Kenneth Rosvold, 92, Richfield, Minn., in September.



A girl, Marly, to Amanda Follmer and Eric Hestness ‘11, Maplewood, Minn., in May.

Marie (Erickson) Heen, 91, Denver, in May.

Memorials 1933 Lloyd Mostrom, 104, Springfield, Va., in September; he is survived by his wife, Jean. Eloise (Johnson) Noble, 100, Eden Prairie, Minn., in September.

1935 Merlin Rostad, 100, Cedarburg, Wis., in August.

1936 Agnes (Wik) Skinner, 97, Arcadia, Calif., in February.

1937 Borghild (Brager) Cleveland, 97, Arlington, S.D., in May.


1945 Marjorie (Arveson) Mickelson, 89, Golden Valley, Minn., in May. Yona (Swearson) Toso, 89, Falcon Heights, Minn., in May. Eleanore (Farstveet) Ward, 90, Omaha, Neb., in August; she is survived by her husband, Vernon.

1947 O. Ardis (Thvedt) Burt, 87, Gallatin Gateway, Mont., in August; she is survived by her husband, Woodruff. Theodore “Mark” Langley, 96, Moorhead, in October; he is survived by his wife, Lucille. Jean (Edhlund) McNeil, 87, Eden Prairie, Minn., in July. Thorwald “Unk” Rykken, 89, Black River Falls, Wis., in October.

1948 Margaret (Eidbo) Melby, 87, Detroit Lakes, Minn., in July. Harriet (Kolke) Powers, 89, Casselton, N.D., in July.

Pernell Canton, 95, Moorhead, in August.



S. Elwood Bohn, 86, Allenspark, Colo., in April; he is survived by his wife, Dorothy (Solberg) ’51. Howard “Hap” Casmey, 87, Vienna, Va., in February; he is survived by his wife, Sandy. Audrey (Gunderson) Dick, 86, Canoga Park, Calif., in December 2012; she is survived by her husband, Walter. Edith (Sevalson) Flaten, 85, Eau Claire, Wis., in

Carl Sanderson, 95, Bismarck, N.D., in February; he is survived by his wife, Marie. Lenora (Scheffler) Schwartz, 94, West Fargo, N.D., in May.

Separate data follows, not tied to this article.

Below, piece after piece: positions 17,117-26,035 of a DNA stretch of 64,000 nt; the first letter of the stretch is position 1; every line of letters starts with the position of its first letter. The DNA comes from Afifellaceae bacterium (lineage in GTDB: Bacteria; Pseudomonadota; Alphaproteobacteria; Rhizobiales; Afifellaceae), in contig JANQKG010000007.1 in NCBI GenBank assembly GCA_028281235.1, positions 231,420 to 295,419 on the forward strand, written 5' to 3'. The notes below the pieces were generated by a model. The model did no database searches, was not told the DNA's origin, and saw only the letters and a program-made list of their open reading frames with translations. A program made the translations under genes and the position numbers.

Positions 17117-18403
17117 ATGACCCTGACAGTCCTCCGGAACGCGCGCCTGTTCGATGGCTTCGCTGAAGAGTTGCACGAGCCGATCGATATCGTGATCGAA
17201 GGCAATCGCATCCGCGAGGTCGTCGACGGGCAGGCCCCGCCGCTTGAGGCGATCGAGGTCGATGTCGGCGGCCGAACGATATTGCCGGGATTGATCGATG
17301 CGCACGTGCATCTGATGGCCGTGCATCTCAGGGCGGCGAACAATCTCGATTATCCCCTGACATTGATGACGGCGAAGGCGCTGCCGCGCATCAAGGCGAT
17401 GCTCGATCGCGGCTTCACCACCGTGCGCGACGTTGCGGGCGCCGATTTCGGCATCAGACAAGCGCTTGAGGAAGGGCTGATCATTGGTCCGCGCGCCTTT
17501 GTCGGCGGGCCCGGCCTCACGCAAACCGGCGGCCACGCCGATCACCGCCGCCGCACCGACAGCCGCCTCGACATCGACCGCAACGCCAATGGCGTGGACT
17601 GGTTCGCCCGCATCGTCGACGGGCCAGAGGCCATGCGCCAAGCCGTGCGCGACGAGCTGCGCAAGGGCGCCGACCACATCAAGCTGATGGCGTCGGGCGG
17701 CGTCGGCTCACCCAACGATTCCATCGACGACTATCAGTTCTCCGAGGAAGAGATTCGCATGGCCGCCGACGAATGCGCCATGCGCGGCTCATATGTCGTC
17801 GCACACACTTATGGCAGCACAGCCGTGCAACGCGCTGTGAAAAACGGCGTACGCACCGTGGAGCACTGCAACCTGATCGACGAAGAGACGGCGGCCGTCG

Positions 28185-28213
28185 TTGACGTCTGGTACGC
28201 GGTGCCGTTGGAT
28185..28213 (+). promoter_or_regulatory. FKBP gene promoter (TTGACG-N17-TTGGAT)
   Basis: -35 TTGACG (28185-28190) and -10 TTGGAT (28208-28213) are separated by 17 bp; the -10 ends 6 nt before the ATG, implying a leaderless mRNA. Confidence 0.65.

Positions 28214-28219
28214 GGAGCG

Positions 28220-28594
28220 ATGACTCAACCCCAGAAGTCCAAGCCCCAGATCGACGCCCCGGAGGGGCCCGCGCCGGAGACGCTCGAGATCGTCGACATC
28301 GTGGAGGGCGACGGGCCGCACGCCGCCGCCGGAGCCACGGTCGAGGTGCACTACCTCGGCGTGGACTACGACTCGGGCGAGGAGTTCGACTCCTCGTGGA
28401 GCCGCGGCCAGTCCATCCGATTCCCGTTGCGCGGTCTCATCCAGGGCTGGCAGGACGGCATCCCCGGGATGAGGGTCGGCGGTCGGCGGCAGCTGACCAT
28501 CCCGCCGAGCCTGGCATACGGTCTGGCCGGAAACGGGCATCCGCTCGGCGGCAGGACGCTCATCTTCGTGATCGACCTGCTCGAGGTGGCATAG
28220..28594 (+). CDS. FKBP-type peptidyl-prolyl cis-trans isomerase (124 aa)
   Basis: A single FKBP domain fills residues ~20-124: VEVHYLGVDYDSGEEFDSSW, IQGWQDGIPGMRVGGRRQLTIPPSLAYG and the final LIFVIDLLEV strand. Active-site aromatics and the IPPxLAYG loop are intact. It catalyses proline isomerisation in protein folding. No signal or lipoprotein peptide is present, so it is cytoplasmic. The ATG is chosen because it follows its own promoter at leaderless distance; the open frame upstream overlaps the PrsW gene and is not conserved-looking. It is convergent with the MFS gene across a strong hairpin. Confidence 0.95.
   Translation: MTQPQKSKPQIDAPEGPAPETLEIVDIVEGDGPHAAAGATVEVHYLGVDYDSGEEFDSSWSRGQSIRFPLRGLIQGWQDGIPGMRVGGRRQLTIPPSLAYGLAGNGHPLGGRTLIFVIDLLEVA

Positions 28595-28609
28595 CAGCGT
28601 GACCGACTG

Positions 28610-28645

30 Concordia Magazine

Merle Bah, 84, Maplewood, Minn., in March. Virginia “Vye” (Raaen) Bale, 87, Salem, Ore., in October. William Bates, 85, Erhard, Minn., in September. L. James Brooks, 87, Lawrenceville, Ga., in May; he is survived by his wife, Edith (Maasjo) ’48. Jesse Bye, 85, Hutchinson, Minn., in September; he is survived by his wife, Charlotte. Irwin Flaten, 87, Eau Claire, Wis., in March. Robert Olson, 90, Bloomington, Minn., in October; he is survived by his wife, Erlene. Daniel “Peter” Teisberg, 85, Minneapolis, in September; he is survived by his wife, Grace.

1951 Mary Lou (Bueide) Anderson, 83, Moorhead, in June. Lyle Dahl, 84, Coon Rapids, Minn., in August; he is survived by his wife, Marilyn (Pedersen) ’52. Vivian Forseth, 87, Red Lake Falls, Minn., in June. Carol (Fark) Grinaker, 83, Moorhead, in September. George Ivesdale, 89, Hutchinson, Minn., in August; he is survived by his wife, Lova. James Krause, 82, Pauma Valley, Calif., in May; he is survived by his wife, Roselyn (Olson) ’59. Robert Peterson, 84, Bismarck, N.D., in April; he is survived by his wife, Beverly (Henning) ’52. James Runsvold, 84, Scottsdale, Ariz., in August; he is survived by his wife, Doris.